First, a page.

The Joy of Formatting… The Danger of Thinking Too Much


For a certain variety of Mac geek, of which I am one, there’s great satisfaction in formatting a hard drive. I don’t mean just choosing Erase Disk from the Special menu either–that’s lightweight stuff, reserved for floppy disks that have been sitting in a drawer for four years with unfinished SimCity scenarios on them.


I mean wiping a drive down to the bare metal. Fire up the Drive Setup utility (the very latest version, freshly downloaded from Apple’s servers), set it to do a Low Level Format and to Zero All Data, and just willy-nilly click “OK” to all those ugly dialog boxes warning you that you’re bringing on a little magnetic apocalypse inside your Mac.


It’s even more satisfying if the drive is from a flaky machine running something like System 7.5.2 and about three dozen RAM-chewing extensions–formatting one of those yields the same kind of self-congratulatory pride as clinically cleaning out a fridge that you accidentally left unplugged for two weeks. Perhaps it’s also the same feeling nuclear weapons test engineers used to get each time they converted a tropical island paradise into a vast, radioactive crater in the sea. It may be time-consuming and even a bit dangerous, but in the end you can say “I did that!”

[Quadra 630 from]


Waiting for that bit-by-bit format also gives you time to think, which is what I did the other day while I was resurrecting an old Quadra 630 for my dad. (In case you’re wondering, no, my dad is not a timid first-time computer user who needs my help whenever something goes wrong. In fact, he has five Wintel desktop machines and three laptops, all hooked up in a homebrew Novell network–in his den. He could easily have set the Quadra up himself. But I said I enjoyed this, right? With a dad like that, how could I not?)


Anyway, I was thinking. You see, my dad has lots of monitors, but they’re all the kind with PC-style VGA cables on them–with teeny little monitor plugs–and to run one of them from the Mac he’d need a Mac-to-VGA video adapter. And so I faced a dilemma.


Where, I asked myself, should I buy the adapter?


Whenever I buy some big piece of Mac equipment, such as a new machine, a scanner, a monitor, or a printer, my course of action is simple. I visit one of several nice Apple-focused dealers in the general vicinity of my home in Vancouver, Canada. (Okay, maybe I surf to the eBay online auction, but let’s not complicate things too much.) The Apple dealers deserve my business for sticking with the Mac even in the pre-iMac days when it was far from cool (or very profitable) to do so.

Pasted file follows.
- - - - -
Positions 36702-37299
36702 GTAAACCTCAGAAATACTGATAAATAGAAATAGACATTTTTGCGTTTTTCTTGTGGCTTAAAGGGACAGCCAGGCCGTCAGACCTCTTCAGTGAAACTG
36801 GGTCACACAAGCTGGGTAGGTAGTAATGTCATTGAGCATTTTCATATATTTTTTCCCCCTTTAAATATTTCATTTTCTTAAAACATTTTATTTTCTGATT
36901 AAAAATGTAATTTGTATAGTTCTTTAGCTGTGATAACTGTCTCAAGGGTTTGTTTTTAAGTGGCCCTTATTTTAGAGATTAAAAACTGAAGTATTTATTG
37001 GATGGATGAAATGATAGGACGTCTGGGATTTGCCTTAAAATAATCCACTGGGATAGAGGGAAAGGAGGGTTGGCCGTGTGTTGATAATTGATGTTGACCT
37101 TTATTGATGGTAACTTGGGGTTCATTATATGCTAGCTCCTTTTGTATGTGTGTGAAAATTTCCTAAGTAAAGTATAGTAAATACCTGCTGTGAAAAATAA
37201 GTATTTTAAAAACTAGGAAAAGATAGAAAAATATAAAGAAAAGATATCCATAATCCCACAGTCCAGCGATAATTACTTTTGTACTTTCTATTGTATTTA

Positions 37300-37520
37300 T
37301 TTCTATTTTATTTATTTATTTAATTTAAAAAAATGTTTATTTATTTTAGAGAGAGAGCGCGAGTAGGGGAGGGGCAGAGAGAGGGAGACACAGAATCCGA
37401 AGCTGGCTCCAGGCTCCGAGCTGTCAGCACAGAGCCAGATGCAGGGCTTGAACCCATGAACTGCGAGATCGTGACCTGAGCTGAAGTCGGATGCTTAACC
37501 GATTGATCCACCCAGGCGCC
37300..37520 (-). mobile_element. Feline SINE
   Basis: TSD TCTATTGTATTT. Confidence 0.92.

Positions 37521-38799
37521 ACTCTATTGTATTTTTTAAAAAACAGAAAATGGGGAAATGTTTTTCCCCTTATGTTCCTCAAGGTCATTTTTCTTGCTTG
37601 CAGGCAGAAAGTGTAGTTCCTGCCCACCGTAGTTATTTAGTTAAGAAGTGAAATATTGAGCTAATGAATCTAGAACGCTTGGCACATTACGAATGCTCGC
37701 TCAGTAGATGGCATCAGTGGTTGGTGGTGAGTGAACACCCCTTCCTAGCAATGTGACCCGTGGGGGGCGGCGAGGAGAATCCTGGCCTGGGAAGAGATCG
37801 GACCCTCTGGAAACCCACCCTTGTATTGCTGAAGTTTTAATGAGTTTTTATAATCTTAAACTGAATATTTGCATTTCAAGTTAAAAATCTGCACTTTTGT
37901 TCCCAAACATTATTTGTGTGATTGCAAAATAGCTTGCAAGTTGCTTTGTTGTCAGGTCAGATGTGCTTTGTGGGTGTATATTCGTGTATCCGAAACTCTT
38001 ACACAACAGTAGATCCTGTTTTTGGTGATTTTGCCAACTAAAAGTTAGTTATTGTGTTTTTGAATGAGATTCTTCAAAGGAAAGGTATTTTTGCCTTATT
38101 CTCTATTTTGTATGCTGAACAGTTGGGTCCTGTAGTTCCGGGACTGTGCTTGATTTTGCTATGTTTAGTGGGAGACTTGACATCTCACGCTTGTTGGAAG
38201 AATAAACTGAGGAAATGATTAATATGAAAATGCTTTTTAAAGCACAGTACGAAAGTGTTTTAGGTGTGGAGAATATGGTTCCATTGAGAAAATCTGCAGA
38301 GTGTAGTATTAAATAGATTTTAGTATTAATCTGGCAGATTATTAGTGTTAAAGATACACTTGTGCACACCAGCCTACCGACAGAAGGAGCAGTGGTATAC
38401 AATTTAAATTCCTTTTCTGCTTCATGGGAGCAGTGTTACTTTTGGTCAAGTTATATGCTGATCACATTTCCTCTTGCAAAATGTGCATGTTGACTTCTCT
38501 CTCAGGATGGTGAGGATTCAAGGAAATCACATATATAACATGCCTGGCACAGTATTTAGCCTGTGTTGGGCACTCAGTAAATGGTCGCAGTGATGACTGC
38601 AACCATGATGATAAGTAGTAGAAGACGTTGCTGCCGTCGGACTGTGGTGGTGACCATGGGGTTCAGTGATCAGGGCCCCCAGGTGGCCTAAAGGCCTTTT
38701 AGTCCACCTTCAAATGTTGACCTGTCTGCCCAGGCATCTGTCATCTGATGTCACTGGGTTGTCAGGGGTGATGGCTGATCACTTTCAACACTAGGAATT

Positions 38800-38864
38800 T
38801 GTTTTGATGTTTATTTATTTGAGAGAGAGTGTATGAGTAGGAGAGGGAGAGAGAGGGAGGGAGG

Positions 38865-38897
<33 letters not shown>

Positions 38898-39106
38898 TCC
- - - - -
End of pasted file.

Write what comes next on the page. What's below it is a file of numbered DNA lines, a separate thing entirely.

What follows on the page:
However, when it comes to small stuff–inkjet paper, games, cables, Zip disks, printer cartridges, and yes, adapters–I’m not sure where I should go. Part of me says that I should still buy those things from my local Apple dealer, to show my support and send a bit more cash their way.


But another part of me thinks like this: If enough Mac users buy at least some of their supplies at generally Mac-hostile stores (think Best Buy or Circuit City in the U.S., Future Shop here in Canada–I’m sure those of you elsewhere have your equivalents), then those stores are bound to notice over time that, hey, we’re selling a fair bit of Mac stuff here.


I have a lot of Wintel-using friends, largely because I work for a software company that develops only for Windows. Before the iMac and “Think Different” came along, they were convinced the Mac had been dead for years. After all, they never saw Macs, Mac supplies, or especially Mac software in stores. I tried to explain that Mac users mostly buy at Apple specialty stores or mail order, but I think they dismissed me as a relic, like someone still clinging to his Atari 800 or Coleco ADAM.

[Mac-VGA adapter]


If, at that time, even a small percentage of the millions of Mac users had come out the woodwork and started snapping up all the weird Mac parts that Mac-hostile stores still seemed to carry (you know, Mac mice, Mac serial cables, and adapters like the one I needed for my dad), then maybe those stores would have realized sooner how many of us there are, and started stocking other stuff, like actual software applications.


Maybe Apple’s apparent death spiral of 1995-97 wouldn’t have seemed so dire, and maybe fewer Mac users would have been forced over to the Wintel camp by Fear, Uncertainty, and Doubt. Maybe the company’s recent Phoenix-like recovery wouldn’t have seemed so miraculous to the doomsaying industry analysts.




With that in mind, and after the Low Level Format on my dad’s Quadra was finished, I trucked off to the nearest Future Shop, intent on striking my own thirty-dollar blow for the Mac cause.


Guess what? Now that Future Shop is selling a ton of iMacs, they don’t have any use for Mac-VGA adapters. iMacs don’t have video ports, as you know. Sigh.


But they did have an old Mac aircraft-style joystick in the bargain bin for half price, so I bought that instead. Then I drove to the local Mac dealer and bought the adapter there. Victory on both fronts!


Of course, I’d just spent twice what I’d planned. For a certain variety of Mac geek, of which I am one, there’s great satisfaction in that too.



Derek K. Miller

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